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Carrie A. Rentschler

Young feminists use social media in order to respond to rape culture and to hold accountable the purveyors of its practices and ways of thinking when mainstream news media, police and school authorities do not. This article analyzes how social networks identified with young feminists take shape via social media responses to sexual violence, and how those networks are organized around the conceptual framework of rape culture. Drawing on the concept of response-ability, the article analyzes how recent social media responses to rape culture evidence the affective and technocultural nature of current feminist network building and the ways this online criticism re-imagines the position of feminist witnesses to rape culture.

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Kathleen Wider

In this paper I examine the role of emotions in the initial development of self-awareness through intersubjective communication between mother and infant. I argue that the empirical evidence suggests that the infant's ability to communicate is initially an ability of the infant to share emotions with the mother. In section one I examine the biological foundations that allow infants from birth to interact with others of their own kind, focusing on the abilities which allow them to engage in emotional relationships with others. These include an infant's ability to express, share, and regulate emotions as well as her brain's ability to imitate the neuronal activity of another. In section two, I explore the fit between Sartre's phenomenologically-based account of intersubjectivity in Being and Nothingness and the accounts from psychology and neuroscience that I've examined in section one, focusing on his phenomenology of the Look and the emotional response he claims it elicits. In section three I examine the explanatory gap objection that Sartre among others could raise to my attempt to understand phenomenological accounts of human reality and scientific ones in light of each other. I don't have any final answer to this objection, but I offer some thoughts on why I think it's less of a problem than it might first appear to be.

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Garrett W. Brown

In the preceding article Alejandro Agafonow explores the idea of incorporating market-based approaches into the structure of The Global Fund to Fight AIDS, Tuberculosis and Malaria in order to address particular deliberative and democratic shortcomings (Agafonow 2011). This exploration was in response to an article I wrote on safeguarding deliberative global governance within the Global Fund and with particular deliberative deficits that were highlighted within that article (Brown 2010). In my article, it was argued that the decision- making capacity of the Global Fund suffered from a deliberative deficit in that donor members enjoyed an unfair advantage in boardroom deliberations due to two structural inequalities. First, donors enjoyed an unfair deliberative advantage because of their ability to utilise an effective veto, which manifested itself in the form of possible threats in the reduction of future donations if specific initiatives passed. Second, donors often enjoyed an unfair negotiating position due to their ability to meet prior to Board meetings and thus possessed an ability to create donor caucuses where collective voting strategies could be formulated. It was concluded that these two conditions created real perceptions of unequal deliberation between donor and non-donor Board members and therefore threatened to render the Global Fund’s multisectoral mandate for creating deliberative decision-making via agreed consensus as mere window-dressing for an obfuscated form of multilateral power politics as usual. In responding to this deliberative deficit, I argued that certain regulative devices should be incorporated into the Global Fund Framework Document as a means to safeguard deliberative procedures constitutionally within the multisectoral Global Fund Board.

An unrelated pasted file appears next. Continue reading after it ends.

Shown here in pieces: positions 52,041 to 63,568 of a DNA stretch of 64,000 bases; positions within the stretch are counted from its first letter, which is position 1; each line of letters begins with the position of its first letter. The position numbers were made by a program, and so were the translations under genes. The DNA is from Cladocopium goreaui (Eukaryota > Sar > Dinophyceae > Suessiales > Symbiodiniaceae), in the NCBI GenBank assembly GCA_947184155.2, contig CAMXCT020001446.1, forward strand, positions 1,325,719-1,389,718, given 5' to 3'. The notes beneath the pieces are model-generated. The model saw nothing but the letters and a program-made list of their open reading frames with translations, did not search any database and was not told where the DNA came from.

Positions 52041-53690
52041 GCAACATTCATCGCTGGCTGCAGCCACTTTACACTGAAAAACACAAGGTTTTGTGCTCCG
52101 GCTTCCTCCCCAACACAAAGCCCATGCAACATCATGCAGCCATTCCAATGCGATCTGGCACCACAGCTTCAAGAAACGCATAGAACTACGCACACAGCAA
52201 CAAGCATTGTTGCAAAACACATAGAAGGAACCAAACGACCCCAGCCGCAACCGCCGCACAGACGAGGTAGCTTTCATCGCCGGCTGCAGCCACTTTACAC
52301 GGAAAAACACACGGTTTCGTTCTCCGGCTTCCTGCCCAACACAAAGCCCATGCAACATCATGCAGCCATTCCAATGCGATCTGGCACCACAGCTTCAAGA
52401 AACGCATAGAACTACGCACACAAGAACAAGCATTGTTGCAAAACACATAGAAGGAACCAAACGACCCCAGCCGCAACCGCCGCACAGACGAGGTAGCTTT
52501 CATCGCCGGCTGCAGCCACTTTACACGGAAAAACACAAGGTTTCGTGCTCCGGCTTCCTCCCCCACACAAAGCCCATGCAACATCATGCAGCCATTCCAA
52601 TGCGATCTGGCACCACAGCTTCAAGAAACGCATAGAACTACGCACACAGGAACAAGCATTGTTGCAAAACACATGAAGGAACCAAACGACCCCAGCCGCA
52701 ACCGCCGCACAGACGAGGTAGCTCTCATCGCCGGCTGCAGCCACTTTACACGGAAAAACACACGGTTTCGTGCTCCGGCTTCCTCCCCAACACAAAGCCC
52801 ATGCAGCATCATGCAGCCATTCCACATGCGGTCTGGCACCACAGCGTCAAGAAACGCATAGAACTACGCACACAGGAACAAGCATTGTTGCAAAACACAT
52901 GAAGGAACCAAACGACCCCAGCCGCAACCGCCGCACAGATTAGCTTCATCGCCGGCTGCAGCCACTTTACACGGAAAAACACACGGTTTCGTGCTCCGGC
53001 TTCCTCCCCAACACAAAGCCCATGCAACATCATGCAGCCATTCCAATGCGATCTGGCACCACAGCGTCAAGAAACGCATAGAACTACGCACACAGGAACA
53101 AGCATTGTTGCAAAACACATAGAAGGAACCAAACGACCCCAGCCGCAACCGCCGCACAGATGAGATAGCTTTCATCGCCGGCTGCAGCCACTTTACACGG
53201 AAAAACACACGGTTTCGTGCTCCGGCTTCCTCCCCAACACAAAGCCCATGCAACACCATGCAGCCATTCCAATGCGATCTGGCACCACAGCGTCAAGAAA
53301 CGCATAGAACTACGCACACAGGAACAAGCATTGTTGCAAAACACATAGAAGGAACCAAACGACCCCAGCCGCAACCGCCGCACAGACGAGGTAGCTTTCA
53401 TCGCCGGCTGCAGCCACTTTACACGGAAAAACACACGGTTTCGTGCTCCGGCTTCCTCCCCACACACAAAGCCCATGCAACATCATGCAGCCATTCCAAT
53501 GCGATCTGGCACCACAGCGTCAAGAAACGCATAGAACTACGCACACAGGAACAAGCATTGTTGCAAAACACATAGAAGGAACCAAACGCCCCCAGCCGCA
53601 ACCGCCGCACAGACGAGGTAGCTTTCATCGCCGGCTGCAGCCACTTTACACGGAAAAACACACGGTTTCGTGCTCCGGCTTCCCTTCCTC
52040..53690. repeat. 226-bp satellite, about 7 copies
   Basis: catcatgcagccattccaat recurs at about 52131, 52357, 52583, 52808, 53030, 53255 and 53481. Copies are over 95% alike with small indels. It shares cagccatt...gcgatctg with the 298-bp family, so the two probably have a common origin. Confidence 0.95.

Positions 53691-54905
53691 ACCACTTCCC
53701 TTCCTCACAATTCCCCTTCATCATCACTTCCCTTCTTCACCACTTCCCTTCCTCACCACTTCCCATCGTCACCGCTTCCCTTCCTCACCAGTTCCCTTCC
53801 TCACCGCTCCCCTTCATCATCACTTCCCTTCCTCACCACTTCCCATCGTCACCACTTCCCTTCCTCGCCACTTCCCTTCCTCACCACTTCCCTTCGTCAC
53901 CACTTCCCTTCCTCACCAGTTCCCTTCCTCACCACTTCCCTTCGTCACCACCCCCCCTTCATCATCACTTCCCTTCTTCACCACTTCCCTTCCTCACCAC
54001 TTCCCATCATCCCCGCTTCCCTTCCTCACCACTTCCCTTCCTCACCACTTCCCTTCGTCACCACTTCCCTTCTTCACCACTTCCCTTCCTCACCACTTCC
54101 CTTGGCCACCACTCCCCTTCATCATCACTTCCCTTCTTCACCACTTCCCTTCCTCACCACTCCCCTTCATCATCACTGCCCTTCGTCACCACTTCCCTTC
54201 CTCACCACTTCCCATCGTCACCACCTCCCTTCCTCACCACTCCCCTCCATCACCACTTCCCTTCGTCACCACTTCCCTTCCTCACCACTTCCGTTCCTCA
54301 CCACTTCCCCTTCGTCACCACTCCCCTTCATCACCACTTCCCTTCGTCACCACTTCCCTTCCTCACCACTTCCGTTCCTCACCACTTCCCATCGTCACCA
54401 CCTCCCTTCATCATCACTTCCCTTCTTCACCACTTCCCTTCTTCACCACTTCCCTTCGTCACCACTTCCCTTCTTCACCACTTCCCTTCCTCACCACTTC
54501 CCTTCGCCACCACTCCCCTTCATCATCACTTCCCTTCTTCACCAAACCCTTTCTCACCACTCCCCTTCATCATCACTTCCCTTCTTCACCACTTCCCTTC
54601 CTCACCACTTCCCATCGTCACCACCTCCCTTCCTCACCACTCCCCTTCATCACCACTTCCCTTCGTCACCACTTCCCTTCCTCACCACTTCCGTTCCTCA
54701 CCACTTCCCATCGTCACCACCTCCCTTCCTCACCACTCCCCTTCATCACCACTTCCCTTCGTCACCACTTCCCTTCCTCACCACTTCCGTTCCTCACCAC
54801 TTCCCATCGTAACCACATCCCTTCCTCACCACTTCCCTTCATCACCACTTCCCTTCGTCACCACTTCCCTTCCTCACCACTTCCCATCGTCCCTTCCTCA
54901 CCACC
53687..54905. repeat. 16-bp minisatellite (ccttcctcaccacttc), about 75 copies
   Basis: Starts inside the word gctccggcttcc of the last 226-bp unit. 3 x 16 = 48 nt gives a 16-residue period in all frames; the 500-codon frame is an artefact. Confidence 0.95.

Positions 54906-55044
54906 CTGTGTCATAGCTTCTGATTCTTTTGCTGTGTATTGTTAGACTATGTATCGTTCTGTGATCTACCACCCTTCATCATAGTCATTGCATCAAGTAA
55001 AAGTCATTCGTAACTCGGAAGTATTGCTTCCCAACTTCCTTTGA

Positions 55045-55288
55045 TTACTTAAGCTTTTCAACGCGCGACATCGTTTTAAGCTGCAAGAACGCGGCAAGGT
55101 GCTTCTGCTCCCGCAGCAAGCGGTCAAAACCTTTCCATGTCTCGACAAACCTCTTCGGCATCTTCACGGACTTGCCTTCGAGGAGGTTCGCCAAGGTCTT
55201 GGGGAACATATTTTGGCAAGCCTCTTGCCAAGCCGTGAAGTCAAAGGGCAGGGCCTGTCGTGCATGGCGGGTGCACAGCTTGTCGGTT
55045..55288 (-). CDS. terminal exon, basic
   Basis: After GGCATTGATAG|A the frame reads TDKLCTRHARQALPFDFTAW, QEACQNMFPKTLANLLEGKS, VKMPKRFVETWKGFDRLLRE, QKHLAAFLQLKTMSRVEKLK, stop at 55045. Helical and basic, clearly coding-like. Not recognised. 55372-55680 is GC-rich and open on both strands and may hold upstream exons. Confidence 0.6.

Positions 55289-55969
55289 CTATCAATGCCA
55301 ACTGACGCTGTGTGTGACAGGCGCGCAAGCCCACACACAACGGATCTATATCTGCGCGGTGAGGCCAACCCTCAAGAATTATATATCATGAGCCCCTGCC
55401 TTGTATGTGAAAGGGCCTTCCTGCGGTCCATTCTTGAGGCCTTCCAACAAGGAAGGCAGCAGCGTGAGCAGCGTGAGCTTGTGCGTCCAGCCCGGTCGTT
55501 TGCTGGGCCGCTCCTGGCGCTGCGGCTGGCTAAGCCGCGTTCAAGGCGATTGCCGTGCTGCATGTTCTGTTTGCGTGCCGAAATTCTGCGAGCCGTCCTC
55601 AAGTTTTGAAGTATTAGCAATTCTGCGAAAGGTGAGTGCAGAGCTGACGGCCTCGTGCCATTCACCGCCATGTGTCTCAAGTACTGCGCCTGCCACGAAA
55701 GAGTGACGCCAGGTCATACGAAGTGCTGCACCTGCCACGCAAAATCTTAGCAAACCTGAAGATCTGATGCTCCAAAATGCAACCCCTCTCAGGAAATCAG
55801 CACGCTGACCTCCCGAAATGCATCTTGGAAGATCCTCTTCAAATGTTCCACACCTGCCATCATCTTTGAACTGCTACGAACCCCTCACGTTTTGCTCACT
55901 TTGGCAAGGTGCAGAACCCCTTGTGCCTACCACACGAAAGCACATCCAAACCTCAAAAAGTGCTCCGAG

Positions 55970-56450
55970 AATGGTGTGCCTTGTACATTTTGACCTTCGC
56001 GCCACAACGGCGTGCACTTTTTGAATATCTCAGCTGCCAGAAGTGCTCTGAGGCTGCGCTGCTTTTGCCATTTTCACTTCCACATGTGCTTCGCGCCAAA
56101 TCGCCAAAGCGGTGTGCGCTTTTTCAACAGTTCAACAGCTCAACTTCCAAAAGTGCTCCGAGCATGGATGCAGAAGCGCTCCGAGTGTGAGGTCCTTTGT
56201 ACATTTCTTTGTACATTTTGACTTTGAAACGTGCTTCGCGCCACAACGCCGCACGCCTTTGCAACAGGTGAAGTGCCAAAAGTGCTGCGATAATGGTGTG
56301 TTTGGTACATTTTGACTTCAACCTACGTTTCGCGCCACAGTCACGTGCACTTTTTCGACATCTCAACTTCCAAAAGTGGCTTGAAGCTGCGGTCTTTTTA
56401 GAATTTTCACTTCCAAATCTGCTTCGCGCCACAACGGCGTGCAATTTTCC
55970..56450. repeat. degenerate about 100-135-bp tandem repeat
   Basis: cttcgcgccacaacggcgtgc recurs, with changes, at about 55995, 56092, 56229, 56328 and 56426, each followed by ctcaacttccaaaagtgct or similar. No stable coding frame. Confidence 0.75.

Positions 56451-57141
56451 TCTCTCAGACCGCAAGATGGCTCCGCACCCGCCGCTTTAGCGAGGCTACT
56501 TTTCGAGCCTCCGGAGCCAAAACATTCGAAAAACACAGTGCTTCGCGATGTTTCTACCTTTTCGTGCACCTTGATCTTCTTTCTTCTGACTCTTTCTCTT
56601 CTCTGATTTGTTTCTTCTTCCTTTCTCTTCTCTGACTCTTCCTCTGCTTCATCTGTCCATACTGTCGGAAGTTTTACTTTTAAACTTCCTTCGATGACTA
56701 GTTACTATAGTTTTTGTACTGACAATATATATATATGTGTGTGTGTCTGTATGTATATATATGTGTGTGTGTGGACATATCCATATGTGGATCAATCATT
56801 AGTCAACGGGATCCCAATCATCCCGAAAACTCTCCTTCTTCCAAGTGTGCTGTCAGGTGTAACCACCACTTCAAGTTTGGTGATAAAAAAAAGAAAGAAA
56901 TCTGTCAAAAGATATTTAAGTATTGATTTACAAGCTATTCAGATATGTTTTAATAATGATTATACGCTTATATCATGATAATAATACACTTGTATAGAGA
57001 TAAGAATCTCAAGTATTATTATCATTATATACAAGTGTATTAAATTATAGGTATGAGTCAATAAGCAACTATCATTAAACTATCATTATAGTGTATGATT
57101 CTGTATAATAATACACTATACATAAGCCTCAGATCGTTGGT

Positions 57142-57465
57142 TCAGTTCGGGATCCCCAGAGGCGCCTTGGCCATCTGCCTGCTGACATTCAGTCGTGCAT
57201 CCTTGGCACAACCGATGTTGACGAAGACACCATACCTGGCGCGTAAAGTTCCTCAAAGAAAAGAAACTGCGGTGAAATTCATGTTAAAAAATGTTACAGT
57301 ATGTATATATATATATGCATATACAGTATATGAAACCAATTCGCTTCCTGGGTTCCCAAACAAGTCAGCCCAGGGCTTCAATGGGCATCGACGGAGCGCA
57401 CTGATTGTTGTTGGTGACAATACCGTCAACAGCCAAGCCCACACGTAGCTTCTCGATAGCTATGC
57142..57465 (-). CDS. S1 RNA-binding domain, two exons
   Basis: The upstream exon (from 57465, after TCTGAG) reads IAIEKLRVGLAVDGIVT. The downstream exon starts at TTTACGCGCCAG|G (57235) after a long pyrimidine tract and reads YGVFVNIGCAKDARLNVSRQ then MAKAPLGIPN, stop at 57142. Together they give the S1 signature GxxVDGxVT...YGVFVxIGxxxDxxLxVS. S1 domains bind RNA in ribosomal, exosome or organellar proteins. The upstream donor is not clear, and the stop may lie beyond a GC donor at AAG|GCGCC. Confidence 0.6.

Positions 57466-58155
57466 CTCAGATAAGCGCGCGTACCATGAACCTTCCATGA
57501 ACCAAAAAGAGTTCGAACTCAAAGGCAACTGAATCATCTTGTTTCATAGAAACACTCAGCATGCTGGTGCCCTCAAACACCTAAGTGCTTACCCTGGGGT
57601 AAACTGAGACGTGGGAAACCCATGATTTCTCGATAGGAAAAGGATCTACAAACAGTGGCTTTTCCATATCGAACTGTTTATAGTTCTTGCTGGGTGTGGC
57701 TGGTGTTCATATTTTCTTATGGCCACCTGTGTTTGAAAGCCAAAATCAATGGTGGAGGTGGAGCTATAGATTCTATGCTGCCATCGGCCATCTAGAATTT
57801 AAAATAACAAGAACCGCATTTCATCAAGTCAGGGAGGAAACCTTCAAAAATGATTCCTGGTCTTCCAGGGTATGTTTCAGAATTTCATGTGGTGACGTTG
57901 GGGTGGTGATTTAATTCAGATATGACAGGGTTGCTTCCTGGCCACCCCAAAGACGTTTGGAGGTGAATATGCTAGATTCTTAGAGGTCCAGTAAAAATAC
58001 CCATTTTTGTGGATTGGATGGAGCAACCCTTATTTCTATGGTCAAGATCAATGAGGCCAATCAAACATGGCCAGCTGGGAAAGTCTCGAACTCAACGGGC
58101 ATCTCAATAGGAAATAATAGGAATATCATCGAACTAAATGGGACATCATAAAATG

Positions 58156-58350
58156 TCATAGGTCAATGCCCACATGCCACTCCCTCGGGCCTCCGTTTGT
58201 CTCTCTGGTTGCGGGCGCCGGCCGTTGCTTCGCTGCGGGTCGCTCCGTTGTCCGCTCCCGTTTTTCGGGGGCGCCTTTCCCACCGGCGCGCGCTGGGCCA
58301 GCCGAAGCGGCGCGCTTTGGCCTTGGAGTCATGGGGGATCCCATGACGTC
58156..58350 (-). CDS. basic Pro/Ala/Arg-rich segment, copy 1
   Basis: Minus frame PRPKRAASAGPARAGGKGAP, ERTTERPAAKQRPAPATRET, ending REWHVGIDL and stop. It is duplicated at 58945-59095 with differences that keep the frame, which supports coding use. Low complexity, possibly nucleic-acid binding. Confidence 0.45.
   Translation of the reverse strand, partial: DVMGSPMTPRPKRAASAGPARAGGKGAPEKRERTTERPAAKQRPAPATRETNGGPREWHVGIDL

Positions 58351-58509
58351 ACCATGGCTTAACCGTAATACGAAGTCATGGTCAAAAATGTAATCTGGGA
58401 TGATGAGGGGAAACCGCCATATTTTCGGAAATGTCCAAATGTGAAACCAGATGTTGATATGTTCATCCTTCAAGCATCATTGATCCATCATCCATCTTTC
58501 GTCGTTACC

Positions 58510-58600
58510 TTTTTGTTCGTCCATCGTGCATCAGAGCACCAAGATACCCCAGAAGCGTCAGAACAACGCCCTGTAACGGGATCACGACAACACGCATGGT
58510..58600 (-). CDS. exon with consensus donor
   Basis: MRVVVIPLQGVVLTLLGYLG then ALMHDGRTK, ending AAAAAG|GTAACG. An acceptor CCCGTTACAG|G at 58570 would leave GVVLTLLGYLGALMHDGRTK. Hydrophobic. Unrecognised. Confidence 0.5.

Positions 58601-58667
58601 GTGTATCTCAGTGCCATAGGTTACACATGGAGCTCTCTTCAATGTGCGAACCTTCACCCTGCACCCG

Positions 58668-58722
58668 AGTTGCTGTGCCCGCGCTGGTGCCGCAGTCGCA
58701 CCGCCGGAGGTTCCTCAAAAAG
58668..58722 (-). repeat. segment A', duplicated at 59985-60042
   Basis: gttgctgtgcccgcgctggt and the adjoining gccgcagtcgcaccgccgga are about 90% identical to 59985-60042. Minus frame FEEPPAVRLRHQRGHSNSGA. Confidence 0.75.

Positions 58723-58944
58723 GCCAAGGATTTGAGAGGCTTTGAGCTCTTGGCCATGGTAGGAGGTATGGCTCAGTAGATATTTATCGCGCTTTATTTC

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Riziki S. Shemdoe, Idris S. Kikula and Patrick Van Damme

This article presents local knowledge on ecosystem management by analyzing and discussing traditional tillage practices applied by smallholder farmers as a response to drought risks in dryland areas of Mpwapwa District, central Tanzania. Farming activities in the area wholly depend on rain-fed systems. Information from key informants and in-depth household interviews indicate that farmers in this area use three different traditional tillage practices—no-till (sesa), shallow tillage (kutifua), and ridges (matuta). Available information suggests that selection of a particular practice depends on affordability (in terms of costs and labor requirements), perceived ability to retain nutrient and soil-water, and improvement of control of erosion and crop yield. In this area, smallholder farmers perceive no-till practice to contribute to more weed species, hence more weeding time and labor are needed than in the other two practices. The no-till practice also contributes to low soil fertility, low soil moisture retention, and poor crop yield. No plans have been made to introduce irrigation farming in these marginal areas of central Tanzania. Thus, improving the ability of the tillage practices to conserve soil moisture and maintain soil fertility nutrients using locally available materials are important tasks to be carried out. This will ensure the selection of practices that will have positive influence on improved crop yields in the area.

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Brian Boyd

David Bordwell’s Narration in the Fiction Film is a uniquely valuable overview of narration in one medium, lucid, rigorous, rational, broadly comprehensive and finely detailed, and unequalled in any other narrative medium. But Bordwell proposes that the cognitive activity of the viewer of a fiction film is to construct the story from the film. While true, and brilliantly analyzed by Bordwell, this omits an important part of our cognitive activity: our engagement with the “author” or filmmaker, an essential part of our engagement with any fiction (or for that matter non-fiction), a response not confined to films by auteurs or to high literary fiction. Our compulsion and capacity to engage with characters, actors, and filmmakers reflects our sophisticated cognition, including our ability to respond to multiple levels of intentionality and our swift emotional attunement.

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The Wrath of the Forgotten